Coping with job loss

QI am one of many Wellington-based public servants grappling with uncertainty in the face of possible job losses.

I would be grateful for your advice on practical financial strategies to mitigate against the risk and shock of potentially losing my job and possibly being out of work for some time, given the limited job market to reapply to.

I have a $300,000 mortgage and a small “oh shit fund” of $35,000. I currently contribute 6 per cent of my salary (while it lasts!) to KiwiSaver.

I am on a good salary. But as a solo parent of two tweens, I’m responsible for all the costs of running a household. I have to be very tight to make ends meet. The prospect of surviving with no income, even briefly, terrifies me! I’m asking on behalf of many in my situation in Wellington.

AIt’s not just Wellingtonians. All over the country, both government and non-government employees are worrying about losing their jobs.

It’s great to know you have an emergency fund. Your $35,000 should last quite a while. People without such back-up would be wise to start a similar savings account — even if it has to be used shortly. Other thoughts on what you can do now:

  • Polish your CV. There’s plenty of online advice on that.
  • Cut KiwiSaver contributions to 3 per cent of your pay. And consider reducing the payments still further — perhaps to $20 a week so you still get the maximum government contribution. Put the extra income into your emergency fund. But please resume full payments as soon as you get another job.
  • Try the budgeting tools on and other reliable websites. I don’t want to be condescending about buying fewer clothes, eating out less and buying cheaper food. You already know that. But you might be surprised to find some relatively painless other ways you can cut spending.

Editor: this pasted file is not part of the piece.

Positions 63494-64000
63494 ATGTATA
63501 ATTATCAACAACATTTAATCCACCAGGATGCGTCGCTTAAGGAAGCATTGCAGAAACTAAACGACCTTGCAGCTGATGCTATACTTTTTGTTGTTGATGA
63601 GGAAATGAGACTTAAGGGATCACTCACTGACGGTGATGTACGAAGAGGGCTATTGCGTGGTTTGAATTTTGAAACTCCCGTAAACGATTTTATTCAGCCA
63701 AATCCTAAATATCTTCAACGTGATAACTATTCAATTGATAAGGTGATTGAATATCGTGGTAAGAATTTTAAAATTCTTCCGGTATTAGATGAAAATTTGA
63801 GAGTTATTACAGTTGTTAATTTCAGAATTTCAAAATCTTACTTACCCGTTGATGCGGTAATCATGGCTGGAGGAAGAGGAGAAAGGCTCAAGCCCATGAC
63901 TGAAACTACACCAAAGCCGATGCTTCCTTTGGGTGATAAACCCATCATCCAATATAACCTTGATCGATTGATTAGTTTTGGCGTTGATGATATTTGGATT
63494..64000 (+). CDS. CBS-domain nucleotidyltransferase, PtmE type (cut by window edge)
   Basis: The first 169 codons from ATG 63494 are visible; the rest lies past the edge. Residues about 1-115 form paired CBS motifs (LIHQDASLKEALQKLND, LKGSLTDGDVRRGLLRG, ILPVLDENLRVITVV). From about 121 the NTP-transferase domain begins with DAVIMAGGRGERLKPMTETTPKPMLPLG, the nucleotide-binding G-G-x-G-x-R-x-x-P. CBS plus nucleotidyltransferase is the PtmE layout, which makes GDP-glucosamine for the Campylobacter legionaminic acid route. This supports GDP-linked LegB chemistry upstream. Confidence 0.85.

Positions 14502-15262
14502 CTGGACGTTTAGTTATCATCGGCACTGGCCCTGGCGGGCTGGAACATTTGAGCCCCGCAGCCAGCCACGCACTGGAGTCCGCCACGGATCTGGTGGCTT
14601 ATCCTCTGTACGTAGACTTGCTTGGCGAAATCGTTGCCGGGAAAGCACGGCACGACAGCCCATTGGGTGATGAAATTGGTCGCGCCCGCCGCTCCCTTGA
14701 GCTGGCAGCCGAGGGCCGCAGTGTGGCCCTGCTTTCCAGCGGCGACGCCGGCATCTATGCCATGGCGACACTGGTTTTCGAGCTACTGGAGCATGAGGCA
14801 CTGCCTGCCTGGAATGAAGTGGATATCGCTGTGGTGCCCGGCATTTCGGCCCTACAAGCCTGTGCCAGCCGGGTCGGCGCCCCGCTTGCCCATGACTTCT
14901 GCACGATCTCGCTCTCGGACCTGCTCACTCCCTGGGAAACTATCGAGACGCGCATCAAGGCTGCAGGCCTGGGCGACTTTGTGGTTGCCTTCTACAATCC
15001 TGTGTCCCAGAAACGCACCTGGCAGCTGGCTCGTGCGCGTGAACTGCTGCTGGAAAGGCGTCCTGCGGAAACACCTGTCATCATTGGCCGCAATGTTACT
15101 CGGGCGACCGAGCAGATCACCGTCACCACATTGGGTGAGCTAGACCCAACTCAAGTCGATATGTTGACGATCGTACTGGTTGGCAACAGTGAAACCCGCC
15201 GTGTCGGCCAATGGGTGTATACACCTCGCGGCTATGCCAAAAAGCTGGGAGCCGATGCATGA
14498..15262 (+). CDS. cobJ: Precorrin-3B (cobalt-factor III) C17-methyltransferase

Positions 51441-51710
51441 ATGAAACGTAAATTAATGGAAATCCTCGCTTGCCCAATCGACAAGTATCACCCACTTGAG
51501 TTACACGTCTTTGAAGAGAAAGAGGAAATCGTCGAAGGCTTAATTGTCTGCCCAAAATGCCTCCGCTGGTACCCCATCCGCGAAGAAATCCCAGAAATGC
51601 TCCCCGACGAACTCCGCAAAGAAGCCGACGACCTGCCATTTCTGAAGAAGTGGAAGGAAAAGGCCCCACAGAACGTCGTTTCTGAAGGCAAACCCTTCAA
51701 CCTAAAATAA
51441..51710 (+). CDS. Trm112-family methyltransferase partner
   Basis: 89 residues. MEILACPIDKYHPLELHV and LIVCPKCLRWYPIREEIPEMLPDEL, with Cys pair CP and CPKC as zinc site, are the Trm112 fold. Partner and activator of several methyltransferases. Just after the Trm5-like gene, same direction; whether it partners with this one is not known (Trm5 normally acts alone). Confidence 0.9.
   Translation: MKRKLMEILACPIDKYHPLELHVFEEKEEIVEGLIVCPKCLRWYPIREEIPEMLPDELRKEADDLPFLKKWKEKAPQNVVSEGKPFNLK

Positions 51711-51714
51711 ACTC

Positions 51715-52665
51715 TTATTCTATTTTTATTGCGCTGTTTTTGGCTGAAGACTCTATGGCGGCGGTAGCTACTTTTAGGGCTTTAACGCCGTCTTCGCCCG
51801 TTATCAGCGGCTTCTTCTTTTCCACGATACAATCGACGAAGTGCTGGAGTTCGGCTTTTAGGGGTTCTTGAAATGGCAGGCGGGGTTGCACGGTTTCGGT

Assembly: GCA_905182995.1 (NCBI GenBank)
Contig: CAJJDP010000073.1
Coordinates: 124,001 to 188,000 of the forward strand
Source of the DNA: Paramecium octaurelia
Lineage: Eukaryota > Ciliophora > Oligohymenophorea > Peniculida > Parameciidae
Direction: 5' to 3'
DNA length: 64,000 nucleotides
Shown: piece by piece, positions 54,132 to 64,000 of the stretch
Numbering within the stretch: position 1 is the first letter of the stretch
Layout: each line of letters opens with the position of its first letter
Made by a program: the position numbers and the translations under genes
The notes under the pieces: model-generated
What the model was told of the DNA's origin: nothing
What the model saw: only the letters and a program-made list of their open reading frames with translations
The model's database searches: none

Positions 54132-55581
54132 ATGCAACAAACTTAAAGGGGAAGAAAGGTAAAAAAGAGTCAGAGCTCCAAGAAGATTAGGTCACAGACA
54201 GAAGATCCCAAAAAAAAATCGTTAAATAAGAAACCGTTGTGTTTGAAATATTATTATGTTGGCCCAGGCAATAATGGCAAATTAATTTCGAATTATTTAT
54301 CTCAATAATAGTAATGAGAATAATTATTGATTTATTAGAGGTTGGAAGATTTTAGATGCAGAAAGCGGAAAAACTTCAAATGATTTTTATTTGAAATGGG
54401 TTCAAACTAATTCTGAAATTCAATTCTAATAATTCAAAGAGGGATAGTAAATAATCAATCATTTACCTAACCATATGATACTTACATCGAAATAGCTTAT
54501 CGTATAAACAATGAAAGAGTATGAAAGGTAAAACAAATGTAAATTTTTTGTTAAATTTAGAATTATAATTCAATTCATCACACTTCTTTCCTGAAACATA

• Do an internet search on “Financial Independence, Retire Early”, known as FIRE. This movement encourages people to save up to 70 per cent of their income, so they can retire young. You may be inspired by stories of how people drastically cut costs.

And here are ways to make ends meet when your income stops for a while:

  • Talk to your mortgage lender or broker — before you get behind with payments. You may be able to pay interest only on your mortgage for a while, or even pay little or nothing. This means you’ll pay considerably more interest over the life of the mortgage, and probably paying it off later. So do it for as short a time as possible. But it can really help.
  • Renters should talk to their landlord — again before you get behind with rent. Most landlords don’t want to lose good tenants, and may be willing to postpone your payments. If push comes to shove, move in with friends or family. It will be for just a while.
  • If things get really difficult, look into making a KiwiSaver hardship withdrawal. Ask your provider for info.
  • Suddenly you have more time than money. Put the word out to friends and family that you’re available to do odd jobs — and would appreciate fair pay for them.